‘He’s even funnier than his Youtube clips,’ commented a friend at the end of Azhar Usman’s show last night. ‘His material, I don’t know it’s just more… what would you call it?’
‘Yes, that’s it. Serious.’
A comic who is even more hilarious when he’s serious. This is one of numerous paradoxes from a performance brimming with thought and observation.
Usman is in Cambridge, at the brand new divinity building; a formal and fitting venue to mark the end of his tour of four stand-up evenings, dedicated to raising money for the new Cambridge mosque.
He greets the audience. The audience murmurs. He laughs and berates us.
‘Cambridge, you’re tense!’
University students and new mosque fans titter nervously.
‘There’s always a stand-off between the audience and the comedian,’ he declares, ‘“Make me laugh,”’ the audience challenges, ‘and then the audience waits [Usman mimes an audience with its mouth firmly zipped, occasionally letting out a guffaw and then returning to its challenging stance.] ‘And this goes on.’
And it does. Until Cambridge relaxes and Azhar Usman starts to showcase some of his new, more philosophical ideas.
Over the past five days he has performed at SOAS in London; twice at the Drum in Birmingham, the New Bradford Playhouse and finally in the Cambridge University divinity building where the paint is still drying and the oak doors and state of the art fittings remind us that, while what is studied between its walls may be ancient in origin, the beauty of good architecture is timeless.
Comedy loves a bit of angst. The Will the audience fall off their seats or run out the room level of tension reaps humorous reward. Of the three shows I watched, this one definitely has the edge.
He says that he loves to observe people. He likes it that we all ‘do dumb things’ sometimes, but he himself is far from foolish. This comedian has entered the realm of the great stand-ups whom he so clearly admires.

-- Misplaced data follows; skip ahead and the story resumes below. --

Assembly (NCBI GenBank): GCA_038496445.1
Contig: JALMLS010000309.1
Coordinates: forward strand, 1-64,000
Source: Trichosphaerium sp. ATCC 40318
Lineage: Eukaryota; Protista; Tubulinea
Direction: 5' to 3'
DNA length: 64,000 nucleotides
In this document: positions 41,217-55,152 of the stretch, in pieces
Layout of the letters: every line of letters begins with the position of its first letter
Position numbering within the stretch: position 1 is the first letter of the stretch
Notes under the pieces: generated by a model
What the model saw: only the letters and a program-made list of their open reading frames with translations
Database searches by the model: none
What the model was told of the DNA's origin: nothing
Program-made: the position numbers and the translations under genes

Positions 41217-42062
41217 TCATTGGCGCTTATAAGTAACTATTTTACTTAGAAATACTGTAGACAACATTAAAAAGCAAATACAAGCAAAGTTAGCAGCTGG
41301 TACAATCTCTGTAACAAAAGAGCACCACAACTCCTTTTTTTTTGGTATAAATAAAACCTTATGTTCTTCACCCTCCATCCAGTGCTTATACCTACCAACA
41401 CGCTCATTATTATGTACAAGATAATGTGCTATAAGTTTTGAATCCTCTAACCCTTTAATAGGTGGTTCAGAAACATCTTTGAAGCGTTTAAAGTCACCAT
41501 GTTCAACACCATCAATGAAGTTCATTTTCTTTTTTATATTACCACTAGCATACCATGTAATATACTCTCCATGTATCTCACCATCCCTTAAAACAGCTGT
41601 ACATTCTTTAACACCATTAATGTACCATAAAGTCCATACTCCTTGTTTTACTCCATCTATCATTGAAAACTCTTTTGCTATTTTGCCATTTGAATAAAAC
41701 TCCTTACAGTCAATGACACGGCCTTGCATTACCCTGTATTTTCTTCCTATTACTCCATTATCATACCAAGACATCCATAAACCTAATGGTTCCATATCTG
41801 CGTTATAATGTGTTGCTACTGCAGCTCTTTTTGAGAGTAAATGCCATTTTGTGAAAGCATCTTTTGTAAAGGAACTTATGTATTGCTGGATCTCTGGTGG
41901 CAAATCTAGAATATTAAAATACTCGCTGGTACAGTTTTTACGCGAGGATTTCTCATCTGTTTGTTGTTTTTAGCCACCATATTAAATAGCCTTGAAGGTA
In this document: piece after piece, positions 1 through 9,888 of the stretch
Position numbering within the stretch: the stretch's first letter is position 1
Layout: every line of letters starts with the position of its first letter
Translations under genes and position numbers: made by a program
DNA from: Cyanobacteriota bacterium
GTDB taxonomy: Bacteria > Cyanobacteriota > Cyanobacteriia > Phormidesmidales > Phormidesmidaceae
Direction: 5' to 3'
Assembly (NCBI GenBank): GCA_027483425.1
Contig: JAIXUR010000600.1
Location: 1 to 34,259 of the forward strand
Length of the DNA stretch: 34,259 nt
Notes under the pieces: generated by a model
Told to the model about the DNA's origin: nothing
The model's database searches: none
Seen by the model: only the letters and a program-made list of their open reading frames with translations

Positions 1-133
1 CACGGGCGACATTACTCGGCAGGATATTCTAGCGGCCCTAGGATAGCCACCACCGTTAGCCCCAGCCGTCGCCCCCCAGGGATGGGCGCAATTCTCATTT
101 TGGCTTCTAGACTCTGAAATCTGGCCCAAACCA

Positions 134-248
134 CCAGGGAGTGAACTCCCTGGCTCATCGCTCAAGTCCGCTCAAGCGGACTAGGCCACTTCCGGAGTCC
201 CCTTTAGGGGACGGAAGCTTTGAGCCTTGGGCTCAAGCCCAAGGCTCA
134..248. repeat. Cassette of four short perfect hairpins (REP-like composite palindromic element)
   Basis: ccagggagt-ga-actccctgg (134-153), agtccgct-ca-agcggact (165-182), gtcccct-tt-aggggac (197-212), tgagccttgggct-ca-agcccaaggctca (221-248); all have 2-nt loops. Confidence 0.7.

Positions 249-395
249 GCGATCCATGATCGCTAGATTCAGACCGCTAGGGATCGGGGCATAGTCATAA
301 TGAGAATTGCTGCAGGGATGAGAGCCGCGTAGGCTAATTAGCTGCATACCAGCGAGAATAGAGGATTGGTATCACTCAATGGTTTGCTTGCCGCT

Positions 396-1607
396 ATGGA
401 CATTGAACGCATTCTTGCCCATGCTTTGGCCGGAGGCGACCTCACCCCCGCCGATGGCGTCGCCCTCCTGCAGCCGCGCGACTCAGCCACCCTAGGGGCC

He has found the formula, which is another paradox. Speaking his truth in a loud, Chicago accent, the fact that it is his, unique observation, is what makes it universal. We laugh because we recognise our own humanity in his.
At each show, Usman asks, ‘How many Muslims we got in the audience tonight?’ and the clapping is substantial. ‘And how many non-Muslims we got here tonight?’ There is a smattering of applause. I sense he is putting up litmus paper, measuring his jokes, trying to see how far in which direction to take us.
He is a link in the broken chain of a fragmented world which has only the media to convey an image of each part. He is aware of his role, mocking our prideful egos, using the example of our unwillingness to back down from disagreement in hilarious parody.
‘You gotta fight fire with fire!’ he relays a ridiculous argument with a friend, finding zero instances of when that statement could be true. The set piece ends with the friend maintaining stubbornly, ‘But still,’ and our comic is bemused.